However, before we start, I’d like to provide you with some Forefront orientation. It seems that title “Forefront” is starting to mean so many things these days. Hopefully this table will help put some of the product names into perspective:
(Online services not listed)
That’s quite the moving target for us trying to learn!!
As you can see FPSMC has had a few different names so far. In fact, Microsoft was going to release this as “Forefront Protection Manager”. Talk about an identity crisis!
Now, if you are familiar with the existing Forefront Server Security Management Console (FSSMC) product, take a moment to note the differences between it and the new FPSMC:
So now that you have some background, let’s get on with it, shall we?
As I suggested above, FPSMC is a product we’d install to centralize our management of Forefront Protection 2010 for Exchange Server and SharePoint. It does this through a web-interface, SQL and FPSMC agents running on each Forefront-protected server.
For a brief intro on the console, read this help article excerpt:
…[FPSMC] deployment allows administrators to deploy various files and settings to all or selected servers in the enterprise. Using the FPSMC, you can deploy the following to remote servers:
- FPE and FPSP service packs and patches
- Policies for configuration management
- Forefront Protection product activation keys
- Scan engine signature file updates (to centralize the update procedure)
- Jobs that send reports on a fixed schedule
In addition, you can retrieve the following from remote servers:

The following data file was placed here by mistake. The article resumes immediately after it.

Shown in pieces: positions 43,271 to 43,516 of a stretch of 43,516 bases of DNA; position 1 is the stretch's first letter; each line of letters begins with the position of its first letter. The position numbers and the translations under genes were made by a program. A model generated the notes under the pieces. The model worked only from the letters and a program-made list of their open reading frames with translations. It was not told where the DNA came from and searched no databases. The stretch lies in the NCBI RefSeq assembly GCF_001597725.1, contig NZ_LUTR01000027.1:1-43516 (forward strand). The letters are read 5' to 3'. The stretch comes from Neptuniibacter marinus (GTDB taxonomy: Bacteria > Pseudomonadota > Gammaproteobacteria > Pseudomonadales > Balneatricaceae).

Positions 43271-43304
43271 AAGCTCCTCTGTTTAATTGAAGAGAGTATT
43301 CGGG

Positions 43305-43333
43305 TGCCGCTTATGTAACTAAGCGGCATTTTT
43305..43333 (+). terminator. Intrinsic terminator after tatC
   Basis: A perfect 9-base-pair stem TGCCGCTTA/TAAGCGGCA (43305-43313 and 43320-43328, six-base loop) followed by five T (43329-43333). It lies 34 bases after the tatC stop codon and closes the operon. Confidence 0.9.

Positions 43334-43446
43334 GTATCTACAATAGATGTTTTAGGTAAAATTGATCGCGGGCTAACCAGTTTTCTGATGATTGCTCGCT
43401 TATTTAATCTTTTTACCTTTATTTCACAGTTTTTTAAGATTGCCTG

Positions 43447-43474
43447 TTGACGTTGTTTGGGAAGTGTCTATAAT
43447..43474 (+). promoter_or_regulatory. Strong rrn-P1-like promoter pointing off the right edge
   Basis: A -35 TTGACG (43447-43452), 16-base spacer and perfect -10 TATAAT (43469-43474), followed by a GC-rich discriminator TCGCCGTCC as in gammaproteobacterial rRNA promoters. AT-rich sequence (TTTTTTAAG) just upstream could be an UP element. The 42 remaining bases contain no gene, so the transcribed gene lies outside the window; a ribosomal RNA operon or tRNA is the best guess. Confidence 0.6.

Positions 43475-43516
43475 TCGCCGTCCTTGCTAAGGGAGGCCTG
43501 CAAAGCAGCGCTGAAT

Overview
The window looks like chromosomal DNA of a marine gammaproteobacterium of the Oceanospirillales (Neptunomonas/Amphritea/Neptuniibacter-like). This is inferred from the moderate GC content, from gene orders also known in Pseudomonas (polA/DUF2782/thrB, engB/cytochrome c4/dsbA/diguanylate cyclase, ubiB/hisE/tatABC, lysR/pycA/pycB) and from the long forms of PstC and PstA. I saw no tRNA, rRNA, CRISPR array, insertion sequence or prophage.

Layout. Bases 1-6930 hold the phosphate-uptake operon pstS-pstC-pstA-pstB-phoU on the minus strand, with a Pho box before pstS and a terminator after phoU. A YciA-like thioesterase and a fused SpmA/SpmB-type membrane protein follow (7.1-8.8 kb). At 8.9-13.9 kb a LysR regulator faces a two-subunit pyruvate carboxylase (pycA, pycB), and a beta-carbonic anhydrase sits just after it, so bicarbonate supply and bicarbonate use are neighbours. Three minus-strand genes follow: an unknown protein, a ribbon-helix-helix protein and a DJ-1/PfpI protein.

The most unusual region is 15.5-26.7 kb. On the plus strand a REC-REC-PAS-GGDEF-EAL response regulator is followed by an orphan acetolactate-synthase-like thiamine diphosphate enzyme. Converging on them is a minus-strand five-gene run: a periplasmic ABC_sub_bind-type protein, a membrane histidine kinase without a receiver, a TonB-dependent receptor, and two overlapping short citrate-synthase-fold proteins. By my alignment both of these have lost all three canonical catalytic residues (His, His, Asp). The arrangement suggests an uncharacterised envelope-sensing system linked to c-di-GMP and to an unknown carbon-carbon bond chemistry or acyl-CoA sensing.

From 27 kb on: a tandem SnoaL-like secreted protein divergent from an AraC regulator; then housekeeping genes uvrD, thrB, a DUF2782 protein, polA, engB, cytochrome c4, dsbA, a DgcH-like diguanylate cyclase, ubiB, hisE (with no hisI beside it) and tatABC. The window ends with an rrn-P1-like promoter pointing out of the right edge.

- Quarantined data.
- Centralized reporting allows administrators to more closely monitor the servers in the enterprise and evaluate the effectiveness of antivirus software. The FPSMC collects statistics from all of its managed servers and stores them in a central repository for later analysis. Reports provide information about the trends in virus, filter, and update activity for each individual server or the entire enterprise.
Data retrieved by FPSMC will be stored in Microsoft SQL Server®. It can be stored in SQL Server 2008 Express Edition, which is a version of SQL Server with limited features. Alternately, data can also be stored on an existing Enterprise SQL Server 2008—locally or remotely—using SQL or Microsoft Windows® authentication.
In addition to the help article, here are some additional published resources on this product:
- Microsoft Forefront Server Security Management Console User Guide
- TechNet Webcast: Take Control with Forefront Server Security Management Console (Level 200)
- Whitepaper: Forefront Server Security Management Console: Simplified Management of Messaging and Collaboration Security
- While we’re on the topic of centralized Forefront Server Protection management, I’d like to point out that while we wait for this FPSMC Release Candidate to go Gold, you can manage your multi-server deployment with these scripts: